Brick, an alcoholic ex-football player, drinks his days away and resists the affections of his wife, Maggie. His reunion with his father, Big Daddy, who is dying of cancer, jogs a host of memories and revelations for both father and son.
After opening a convent in the Himalayas, five nuns encounter conflict and tension - both with the natives and also within their own group - as they attempt to adapt to their remote, exotic surroundings.
At the wedding of Albert and Anna, Karl, the new chauffeur, arrives. Albert is the head butler, second generation to the Baron. Karl soon seems out of place as a servant, and Albert tells ... See full summary »
Naive and idealistic Jefferson Smith, leader of the Boy Rangers, is appointed on a lark by the spineless governor of his state. He is reunited with the state's senior senator--presidential hopeful and childhood hero, Senator Joseph Paine. In Washington, however, Smith discovers many of the shortcomings of the political process as his earnest goal of a national boys' camp leads to a conflict with the state political boss, Jim Taylor. Taylor first tries to corrupt Smith and then later attempts to destroy Smith through a scandal. Written by
James Yu <email@example.com>
The novel on which the movie was based was titled "The Gentleman from Montana", but the state is not specified in the movie See more »
Twice, Saunders says that Jefferson Smith is going to go "up" to Mt. Vernon, the home of George Washington. Mt. Vernon is approximately 15 miles south of the Capitol in Washington [you can check that using Google maps], and is right on the Potomac River downstream from Washington, so it is not "up" in a north-south sense nor in the sense of elevation. The script should have had Saunders saying that Smith was going "down" to Mt. Vernon, which is how anyone living or working in Washington would have put it. See more »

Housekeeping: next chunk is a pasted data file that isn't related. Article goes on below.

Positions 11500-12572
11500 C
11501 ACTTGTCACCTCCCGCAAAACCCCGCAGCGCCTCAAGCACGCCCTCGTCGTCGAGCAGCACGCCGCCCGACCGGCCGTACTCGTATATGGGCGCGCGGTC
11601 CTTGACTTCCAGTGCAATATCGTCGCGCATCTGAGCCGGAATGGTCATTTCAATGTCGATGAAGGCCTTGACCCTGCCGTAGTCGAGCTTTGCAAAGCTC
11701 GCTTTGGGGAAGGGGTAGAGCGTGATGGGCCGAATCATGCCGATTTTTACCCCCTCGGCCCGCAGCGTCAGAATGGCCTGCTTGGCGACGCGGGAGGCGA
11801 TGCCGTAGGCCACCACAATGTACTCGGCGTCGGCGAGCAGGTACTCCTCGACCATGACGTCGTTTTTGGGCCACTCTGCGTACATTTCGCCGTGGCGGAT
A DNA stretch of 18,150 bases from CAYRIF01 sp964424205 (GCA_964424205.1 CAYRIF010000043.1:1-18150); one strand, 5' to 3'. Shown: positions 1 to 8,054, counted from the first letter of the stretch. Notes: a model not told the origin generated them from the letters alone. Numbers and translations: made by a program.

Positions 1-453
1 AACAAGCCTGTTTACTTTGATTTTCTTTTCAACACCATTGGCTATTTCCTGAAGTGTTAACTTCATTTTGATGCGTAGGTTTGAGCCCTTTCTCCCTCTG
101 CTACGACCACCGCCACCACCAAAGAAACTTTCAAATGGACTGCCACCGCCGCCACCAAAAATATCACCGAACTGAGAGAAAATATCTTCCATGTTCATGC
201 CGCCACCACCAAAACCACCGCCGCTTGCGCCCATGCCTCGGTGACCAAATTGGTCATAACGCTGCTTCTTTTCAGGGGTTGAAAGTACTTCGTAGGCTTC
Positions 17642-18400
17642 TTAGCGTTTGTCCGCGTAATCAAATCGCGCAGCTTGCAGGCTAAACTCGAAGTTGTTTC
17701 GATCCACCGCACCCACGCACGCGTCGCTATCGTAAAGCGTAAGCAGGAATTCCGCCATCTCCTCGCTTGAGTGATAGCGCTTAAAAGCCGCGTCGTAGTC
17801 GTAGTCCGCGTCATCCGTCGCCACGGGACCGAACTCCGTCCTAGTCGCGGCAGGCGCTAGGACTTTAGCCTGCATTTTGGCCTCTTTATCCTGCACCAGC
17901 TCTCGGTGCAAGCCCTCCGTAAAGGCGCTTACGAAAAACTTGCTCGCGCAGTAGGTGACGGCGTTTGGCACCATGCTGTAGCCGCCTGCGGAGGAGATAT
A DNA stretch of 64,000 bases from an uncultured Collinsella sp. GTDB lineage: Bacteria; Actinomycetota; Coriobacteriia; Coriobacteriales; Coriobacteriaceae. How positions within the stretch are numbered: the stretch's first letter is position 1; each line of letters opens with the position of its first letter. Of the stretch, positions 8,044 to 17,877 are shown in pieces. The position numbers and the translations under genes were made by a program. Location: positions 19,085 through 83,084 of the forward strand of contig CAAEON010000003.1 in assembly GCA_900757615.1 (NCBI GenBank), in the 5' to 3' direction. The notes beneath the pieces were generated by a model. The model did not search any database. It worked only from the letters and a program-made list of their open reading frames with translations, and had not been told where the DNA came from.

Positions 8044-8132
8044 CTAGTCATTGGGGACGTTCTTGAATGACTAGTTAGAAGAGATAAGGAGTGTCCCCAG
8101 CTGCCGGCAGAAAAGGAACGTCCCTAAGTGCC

[after all the other Senators walk out]
Oh, Mr. President, we seem to be alone. I, I'm not complaining for a social reason; it's just, I think it'd be a pity if these gentlemen missed any of this, and...
[Clarissa starts waving from the visitors gallery, and making hand signals]
[he grabs the rule book]
I, I call the chair's attention to... to, uh... Rule 5 of the Standing Rules of the Senate, Section... Section 3. "If it shall be found that a quorum is not present, a majority of the ...
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Frank Capra and James Stewart were nearly unsurpassed at the task of taking the kind of story that is optimistic but that borders on being trite, and making it into a satisfying, worthwhile movie. In "Mr. Smith Goes To Washington", they accomplish this with a little help from Jean Arthur, Claude Rains, and Edward Arnold. It's not quite on the level of "It's a Wonderful Life", but it is as good as almost anything else of its kind.
Stewart's performance is important right from the beginning - hardly anyone else could have been believable as the earnest unknown who suddenly becomes an important political figure. Even his wide-eyed appreciation for what he sees in Washington comes across believably. As the story gets more complicated and his character is developed further, Stewart is even better.
The secondary characters are also important, because the story itself is a rather stylized, though still worthwhile, statement about politics. The characters are more believable than are many of the plot developments. Rains contributes a lot as Stewart's troubled colleague, and Jean Arthur is a natural for this kind of role. Arnold plays his devious character well. Capra holds it all together with his craftsmanship, keeping the story on track and getting the most out of the situation.
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